The best books about crime fiction, the world’s most popular genre

Martin Edwards Author Of The Life of Crime: Detecting the History of Mysteries and Their Creators
By Martin Edwards

Who am I?

I am a storyteller and I conceived The Life of Crime as the ‘life story’ of a fascinating and truly diverse genre. I’ve always been intrigued by the ups and downs of literary lives, and the book explores the rollercoaster careers of writers from across the world. The chapter endnotes contain masses of trivia and information, as well as some original research, that I hope readers will find enjoyable as well as interesting. But The Life of Crime isn’t an academic text. It’s a love letter to a genre that I’ve adored for as long as I can remember.  


I wrote...

The Life of Crime: Detecting the History of Mysteries and Their Creators

By Martin Edwards,

Book cover of The Life of Crime: Detecting the History of Mysteries and Their Creators

What is my book about?

In this ground-breaking history of crime fiction, Martin Edwards traces the evolution of the genre from the eighteenth century to the present, offering a brand-new perspective on the world’s most popular form of storytelling. He draws on his experience as an award-winning novelist to capture the breadth and complexity of crime writing in a study that is both authoritative and eminently readable. Crime fiction is being read more widely read than ever, and The Life of Crime detects the methods of crime authors and the ups and downs of their literary lives with insight, compassion, and wit. This definitive distillation of more than two centuries of extraordinary books and authors into one coherent history is an extraordinary feat and makes for compelling reading.

The books I picked & why

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Bloody Murder

By Julian Symons,

Book cover of Bloody Murder

Why this book?

I’ve read Bloody Murder more times than any other non-fiction book. The first edition made a huge impression on me. Symons introduced me to countless fascinating authors and books (many of them obscure) which I’d never heard of and which have given me endless reading pleasure. Symons’ opinions were, and remain, controversial, and his disdain for ‘humdrum’ writing from the ‘Golden Age’ between the wars has attracted much criticism, some of it sensible, some of it over-the-top. His belief that the ‘detective story’ had metamorphosed into the ‘crime novel’ was eloquently argued, but I think mistaken. Today’s readers have just as much of an appetite for an entertaining, well-crafted puzzle as ever. But never mind the flaws; this elegantly written book remains as influential as it is indispensable.


Murder for Pleasure: The Life and Times of the Detective Story

By Howard Haycraft,

Book cover of Murder for Pleasure: The Life and Times of the Detective Story

Why this book?

Haycraft was an American commentator and this survey of the history of crime writing up to the Second World War is soundly written and sympathetic. Interestingly, he believed that the locked room puzzle was played out and that authors should avoid it, whereas this type of mystery has enjoyed a significant revival in recent years. Predicting how crime writing will evolve in the future is fraught with danger! Inevitably, Haycraft’s focus was mainly on American and British crime fiction. The limited number of translated mysteries in those days meant that the global reach of crime writing, and the achievements of authors whose first language is not English, has long been under-estimated. Only now is this problem being addressed.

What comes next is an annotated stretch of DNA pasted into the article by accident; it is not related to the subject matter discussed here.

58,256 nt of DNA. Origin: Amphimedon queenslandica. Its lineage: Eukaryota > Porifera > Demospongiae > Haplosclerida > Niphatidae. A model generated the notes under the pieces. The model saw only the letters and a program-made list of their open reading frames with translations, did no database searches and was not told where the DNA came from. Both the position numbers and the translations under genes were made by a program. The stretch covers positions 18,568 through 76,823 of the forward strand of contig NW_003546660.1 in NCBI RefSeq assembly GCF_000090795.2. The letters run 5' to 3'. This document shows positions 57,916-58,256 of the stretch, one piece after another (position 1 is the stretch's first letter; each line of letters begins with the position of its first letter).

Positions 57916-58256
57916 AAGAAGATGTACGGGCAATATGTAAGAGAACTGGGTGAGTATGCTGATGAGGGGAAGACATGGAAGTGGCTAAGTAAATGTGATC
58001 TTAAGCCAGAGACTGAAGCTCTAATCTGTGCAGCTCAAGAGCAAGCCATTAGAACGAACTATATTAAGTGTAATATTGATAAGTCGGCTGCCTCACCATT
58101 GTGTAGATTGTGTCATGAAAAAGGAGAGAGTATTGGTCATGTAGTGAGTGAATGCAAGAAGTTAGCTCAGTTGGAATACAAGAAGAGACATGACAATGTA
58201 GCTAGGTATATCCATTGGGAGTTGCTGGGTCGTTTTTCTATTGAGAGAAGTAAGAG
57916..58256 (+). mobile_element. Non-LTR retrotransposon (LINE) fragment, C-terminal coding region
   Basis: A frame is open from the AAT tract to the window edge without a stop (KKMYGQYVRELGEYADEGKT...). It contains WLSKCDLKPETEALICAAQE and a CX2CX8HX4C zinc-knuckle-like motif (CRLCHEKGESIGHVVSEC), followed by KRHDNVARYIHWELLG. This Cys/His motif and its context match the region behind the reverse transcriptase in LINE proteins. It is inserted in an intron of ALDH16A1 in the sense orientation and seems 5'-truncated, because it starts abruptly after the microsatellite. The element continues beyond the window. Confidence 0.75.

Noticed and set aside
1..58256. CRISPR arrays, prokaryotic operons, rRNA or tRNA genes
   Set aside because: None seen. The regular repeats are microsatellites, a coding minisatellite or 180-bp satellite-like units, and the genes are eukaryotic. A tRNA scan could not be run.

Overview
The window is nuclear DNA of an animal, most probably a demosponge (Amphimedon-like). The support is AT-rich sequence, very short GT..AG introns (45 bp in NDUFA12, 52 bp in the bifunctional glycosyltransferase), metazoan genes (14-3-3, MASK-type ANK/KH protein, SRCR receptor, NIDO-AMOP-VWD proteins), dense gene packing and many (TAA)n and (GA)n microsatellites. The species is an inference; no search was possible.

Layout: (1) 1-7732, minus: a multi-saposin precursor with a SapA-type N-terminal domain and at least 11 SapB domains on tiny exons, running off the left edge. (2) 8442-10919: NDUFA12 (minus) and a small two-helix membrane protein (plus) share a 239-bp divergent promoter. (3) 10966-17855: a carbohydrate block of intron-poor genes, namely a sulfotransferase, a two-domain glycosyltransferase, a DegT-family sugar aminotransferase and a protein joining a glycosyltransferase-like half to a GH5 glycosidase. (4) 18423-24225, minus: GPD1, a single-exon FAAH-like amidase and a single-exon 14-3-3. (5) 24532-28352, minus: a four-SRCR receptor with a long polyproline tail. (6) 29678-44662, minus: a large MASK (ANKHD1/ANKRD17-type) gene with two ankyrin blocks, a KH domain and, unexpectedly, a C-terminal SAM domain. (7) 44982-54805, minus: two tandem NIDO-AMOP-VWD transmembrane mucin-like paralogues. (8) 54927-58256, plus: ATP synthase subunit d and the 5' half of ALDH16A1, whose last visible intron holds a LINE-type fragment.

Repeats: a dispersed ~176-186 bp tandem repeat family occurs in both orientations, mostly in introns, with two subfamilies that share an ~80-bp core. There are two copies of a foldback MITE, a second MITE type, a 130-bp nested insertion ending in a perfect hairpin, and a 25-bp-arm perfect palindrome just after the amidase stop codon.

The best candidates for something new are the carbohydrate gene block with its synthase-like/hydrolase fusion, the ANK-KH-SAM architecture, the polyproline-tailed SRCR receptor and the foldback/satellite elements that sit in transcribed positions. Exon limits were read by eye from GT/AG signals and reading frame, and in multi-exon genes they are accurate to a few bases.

Locked Room Murders

By Robert Adey,

Book cover of Locked Room Murders

Why this book?

This is a fun book. The late Bob Adey’s passion for locked-room puzzles and his extraordinary breadth of reading shines through. After a discursive history of this type of detective story, he lists over two thousand novels and stories and the ‘impossible crime’ elements within them. A separate section listing all the solutions is not only enlightening but highly entertaining. A recent updated edition by Brian Skupin evidences the enduring appeal of ‘miraculous mysteries.’ 


Twentieth Century Crime & Mystery Writers

By John Reilly (editor),

Book cover of Twentieth Century Crime & Mystery Writers

Why this book?

During my twenties, I supplemented my understanding of crime writers past and present by studying the essays, bibliographies, and authors’ comments in this weighty tome. It’s a first-rate reference book, packed with information. Reilly was responsible for the first two editions and I was delighted to be asked to contribute essays myself to the third and fourth editions.


The Oxford Companion to Crime and Mystery Writing

By Rosemary Herbert (editor), Catherine Aird (editor), John M. Reilly (editor), Susan Oleksiw (editor)

Book cover of The Oxford Companion to Crime and Mystery Writing

Why this book?

I dreamed for many years of writing a book about crime fiction. I’m primarily a crime novelist, but so was Julian Symons, and the experience of writing fiction is invaluable when discussing other writers and understanding what they were trying to do. I approached Oxford University Press, with a view to producing a Companion about the genre, comprising essays by writers including myself. This led to a fruitful meeting with an OUP editor and novelist, Michael Cox, but the project was stillborn when his American colleagues had commissioned just such a book, to be edited by Rosemary Herbert. Rosemary invited me to contribute twenty-odd essays to her Companion, and I found the work of my fellow contributors (including Symons) a delight to read.


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